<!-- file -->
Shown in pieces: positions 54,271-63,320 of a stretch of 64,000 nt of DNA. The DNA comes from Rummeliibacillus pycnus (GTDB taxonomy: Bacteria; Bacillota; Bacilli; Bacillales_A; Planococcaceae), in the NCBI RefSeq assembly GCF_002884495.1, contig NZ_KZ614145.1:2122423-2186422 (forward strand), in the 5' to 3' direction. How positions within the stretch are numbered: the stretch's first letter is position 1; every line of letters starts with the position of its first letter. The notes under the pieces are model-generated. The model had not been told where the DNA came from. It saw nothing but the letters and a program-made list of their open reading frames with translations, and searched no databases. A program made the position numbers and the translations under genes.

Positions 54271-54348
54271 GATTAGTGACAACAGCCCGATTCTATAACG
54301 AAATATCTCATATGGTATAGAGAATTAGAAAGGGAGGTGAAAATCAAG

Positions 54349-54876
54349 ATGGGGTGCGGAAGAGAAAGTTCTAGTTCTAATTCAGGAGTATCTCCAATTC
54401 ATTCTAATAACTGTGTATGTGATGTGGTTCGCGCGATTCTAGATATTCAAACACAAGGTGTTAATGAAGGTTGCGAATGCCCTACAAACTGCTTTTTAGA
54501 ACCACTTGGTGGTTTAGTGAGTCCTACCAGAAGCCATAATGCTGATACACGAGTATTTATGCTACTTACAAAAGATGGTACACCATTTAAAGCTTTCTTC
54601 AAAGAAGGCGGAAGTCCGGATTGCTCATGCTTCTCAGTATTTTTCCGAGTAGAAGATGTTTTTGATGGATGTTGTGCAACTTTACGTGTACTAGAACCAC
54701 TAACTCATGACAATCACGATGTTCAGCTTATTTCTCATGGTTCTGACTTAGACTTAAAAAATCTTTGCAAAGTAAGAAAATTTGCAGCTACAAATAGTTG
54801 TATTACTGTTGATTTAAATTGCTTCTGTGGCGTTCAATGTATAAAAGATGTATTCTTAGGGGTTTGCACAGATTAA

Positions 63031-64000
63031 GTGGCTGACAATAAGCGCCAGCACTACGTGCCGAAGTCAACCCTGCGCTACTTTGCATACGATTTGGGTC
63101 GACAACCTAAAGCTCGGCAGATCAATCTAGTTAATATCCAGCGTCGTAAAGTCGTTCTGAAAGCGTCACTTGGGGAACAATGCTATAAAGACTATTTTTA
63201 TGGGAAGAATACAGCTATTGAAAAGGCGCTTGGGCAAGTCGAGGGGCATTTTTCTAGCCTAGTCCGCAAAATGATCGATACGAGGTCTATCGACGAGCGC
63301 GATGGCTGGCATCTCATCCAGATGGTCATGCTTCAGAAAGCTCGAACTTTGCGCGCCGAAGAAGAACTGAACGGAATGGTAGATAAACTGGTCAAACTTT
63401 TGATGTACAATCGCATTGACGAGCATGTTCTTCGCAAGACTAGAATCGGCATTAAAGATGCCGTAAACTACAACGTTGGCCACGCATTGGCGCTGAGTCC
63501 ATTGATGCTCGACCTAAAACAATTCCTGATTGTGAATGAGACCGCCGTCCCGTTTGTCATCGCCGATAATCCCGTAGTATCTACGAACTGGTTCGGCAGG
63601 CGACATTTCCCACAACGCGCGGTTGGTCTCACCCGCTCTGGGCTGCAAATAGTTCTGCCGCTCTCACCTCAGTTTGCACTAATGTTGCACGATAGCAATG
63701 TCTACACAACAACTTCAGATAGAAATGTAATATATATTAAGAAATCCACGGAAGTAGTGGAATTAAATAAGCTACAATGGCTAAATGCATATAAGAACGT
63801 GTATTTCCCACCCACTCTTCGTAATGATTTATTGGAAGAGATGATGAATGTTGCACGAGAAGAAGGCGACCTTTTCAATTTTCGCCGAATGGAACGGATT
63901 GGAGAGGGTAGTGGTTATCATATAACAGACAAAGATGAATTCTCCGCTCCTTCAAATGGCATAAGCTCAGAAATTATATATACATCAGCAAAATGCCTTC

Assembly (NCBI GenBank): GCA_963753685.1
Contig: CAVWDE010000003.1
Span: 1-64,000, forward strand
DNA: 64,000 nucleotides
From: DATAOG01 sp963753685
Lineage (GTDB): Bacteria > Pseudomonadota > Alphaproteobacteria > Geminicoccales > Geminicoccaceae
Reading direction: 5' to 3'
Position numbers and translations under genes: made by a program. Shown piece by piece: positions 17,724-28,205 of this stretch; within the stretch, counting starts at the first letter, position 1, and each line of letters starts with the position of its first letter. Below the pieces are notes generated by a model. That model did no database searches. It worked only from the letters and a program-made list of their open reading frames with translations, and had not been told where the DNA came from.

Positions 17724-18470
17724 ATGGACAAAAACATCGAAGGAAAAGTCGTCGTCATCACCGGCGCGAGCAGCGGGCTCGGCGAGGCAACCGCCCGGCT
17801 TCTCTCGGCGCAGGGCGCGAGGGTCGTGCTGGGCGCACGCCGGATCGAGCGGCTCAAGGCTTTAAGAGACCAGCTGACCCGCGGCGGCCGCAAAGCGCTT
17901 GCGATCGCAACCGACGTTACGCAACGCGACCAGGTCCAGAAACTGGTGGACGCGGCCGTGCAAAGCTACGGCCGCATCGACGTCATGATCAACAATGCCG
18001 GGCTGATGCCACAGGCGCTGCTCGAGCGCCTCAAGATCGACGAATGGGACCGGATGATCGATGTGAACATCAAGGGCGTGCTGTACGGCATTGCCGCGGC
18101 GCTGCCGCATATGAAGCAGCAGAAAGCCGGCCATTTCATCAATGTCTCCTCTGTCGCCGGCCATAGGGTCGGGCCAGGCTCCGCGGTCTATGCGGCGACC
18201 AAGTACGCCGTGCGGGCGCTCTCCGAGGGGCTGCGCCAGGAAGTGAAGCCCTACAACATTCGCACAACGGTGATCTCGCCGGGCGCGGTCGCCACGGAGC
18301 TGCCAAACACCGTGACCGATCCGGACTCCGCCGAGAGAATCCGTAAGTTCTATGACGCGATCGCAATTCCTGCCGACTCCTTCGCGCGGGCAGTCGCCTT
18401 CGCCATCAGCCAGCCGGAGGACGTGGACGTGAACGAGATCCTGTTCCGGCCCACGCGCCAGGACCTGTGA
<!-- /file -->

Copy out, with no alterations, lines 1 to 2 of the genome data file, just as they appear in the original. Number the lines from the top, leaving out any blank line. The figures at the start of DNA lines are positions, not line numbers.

Shown in pieces: positions 54,271-63,320 of a stretch of 64,000 nt of DNA. The DNA comes from Rummeliibacillus pycnus (GTDB taxonomy: Bacteria; Bacillota; Bacilli; Bacillales_A; Planococcaceae), in the NCBI RefSeq assembly GCF_002884495.1, contig NZ_KZ614145.1:2122423-2186422 (forward strand), in the 5' to 3' direction. How positions within the stretch are numbered: the stretch's first letter is position 1; every line of letters starts with the position of its first letter. The notes under the pieces are model-generated. The model had not been told where the DNA came from. It saw nothing but the letters and a program-made list of their open reading frames with translations, and searched no databases. A program made the position numbers and the translations under genes.

Positions 54271-54348